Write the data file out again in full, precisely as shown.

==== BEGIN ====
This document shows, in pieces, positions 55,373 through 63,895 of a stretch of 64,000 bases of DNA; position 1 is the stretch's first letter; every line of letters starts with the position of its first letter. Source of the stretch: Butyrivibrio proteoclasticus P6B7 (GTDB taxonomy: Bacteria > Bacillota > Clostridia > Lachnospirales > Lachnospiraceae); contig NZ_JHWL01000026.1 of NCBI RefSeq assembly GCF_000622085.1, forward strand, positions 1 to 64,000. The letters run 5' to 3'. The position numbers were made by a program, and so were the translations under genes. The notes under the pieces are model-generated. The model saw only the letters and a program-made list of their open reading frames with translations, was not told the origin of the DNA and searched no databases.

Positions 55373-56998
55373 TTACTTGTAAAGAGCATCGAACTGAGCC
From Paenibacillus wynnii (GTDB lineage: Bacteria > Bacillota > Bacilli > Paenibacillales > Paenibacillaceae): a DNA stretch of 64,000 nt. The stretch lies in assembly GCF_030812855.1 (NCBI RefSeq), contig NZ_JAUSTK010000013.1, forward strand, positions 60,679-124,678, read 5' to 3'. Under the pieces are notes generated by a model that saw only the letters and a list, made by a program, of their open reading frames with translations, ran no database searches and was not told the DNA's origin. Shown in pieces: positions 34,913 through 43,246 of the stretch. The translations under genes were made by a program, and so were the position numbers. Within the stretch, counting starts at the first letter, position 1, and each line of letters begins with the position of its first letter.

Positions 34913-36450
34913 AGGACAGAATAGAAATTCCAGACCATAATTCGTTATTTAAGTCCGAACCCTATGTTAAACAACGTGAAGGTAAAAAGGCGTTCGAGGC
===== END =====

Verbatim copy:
This document shows, in pieces, positions 55,373 through 63,895 of a stretch of 64,000 bases of DNA; position 1 is the stretch's first letter; every line of letters starts with the position of its first letter. Source of the stretch: Butyrivibrio proteoclasticus P6B7 (GTDB taxonomy: Bacteria > Bacillota > Clostridia > Lachnospirales > Lachnospiraceae); contig NZ_JHWL01000026.1 of NCBI RefSeq assembly GCF_000622085.1, forward strand, positions 1 to 64,000. The letters run 5' to 3'. The position numbers were made by a program, and so were the translations under genes. The notes under the pieces are model-generated. The model saw only the letters and a program-made list of their open reading frames with translations, was not told the origin of the DNA and searched no databases.

Positions 55373-56998
55373 TTACTTGTAAAGAGCATCGAACTGAGCC
From Paenibacillus wynnii (GTDB lineage: Bacteria > Bacillota > Bacilli > Paenibacillales > Paenibacillaceae): a DNA stretch of 64,000 nt. The stretch lies in assembly GCF_030812855.1 (NCBI RefSeq), contig NZ_JAUSTK010000013.1, forward strand, positions 60,679-124,678, read 5' to 3'. Under the pieces are notes generated by a model that saw only the letters and a list, made by a program, of their open reading frames with translations, ran no database searches and was not told the DNA's origin. Shown in pieces: positions 34,913 through 43,246 of the stretch. The translations under genes were made by a program, and so were the position numbers. Within the stretch, counting starts at the first letter, position 1, and each line of letters begins with the position of its first letter.

Positions 34913-36450
34913 AGGACAGAATAGAAATTCCAGACCATAATTCGTTATTTAAGTCCGAACCCTATGTTAAACAACGTGAAGGTAAAAAGGCGTTCGAGGC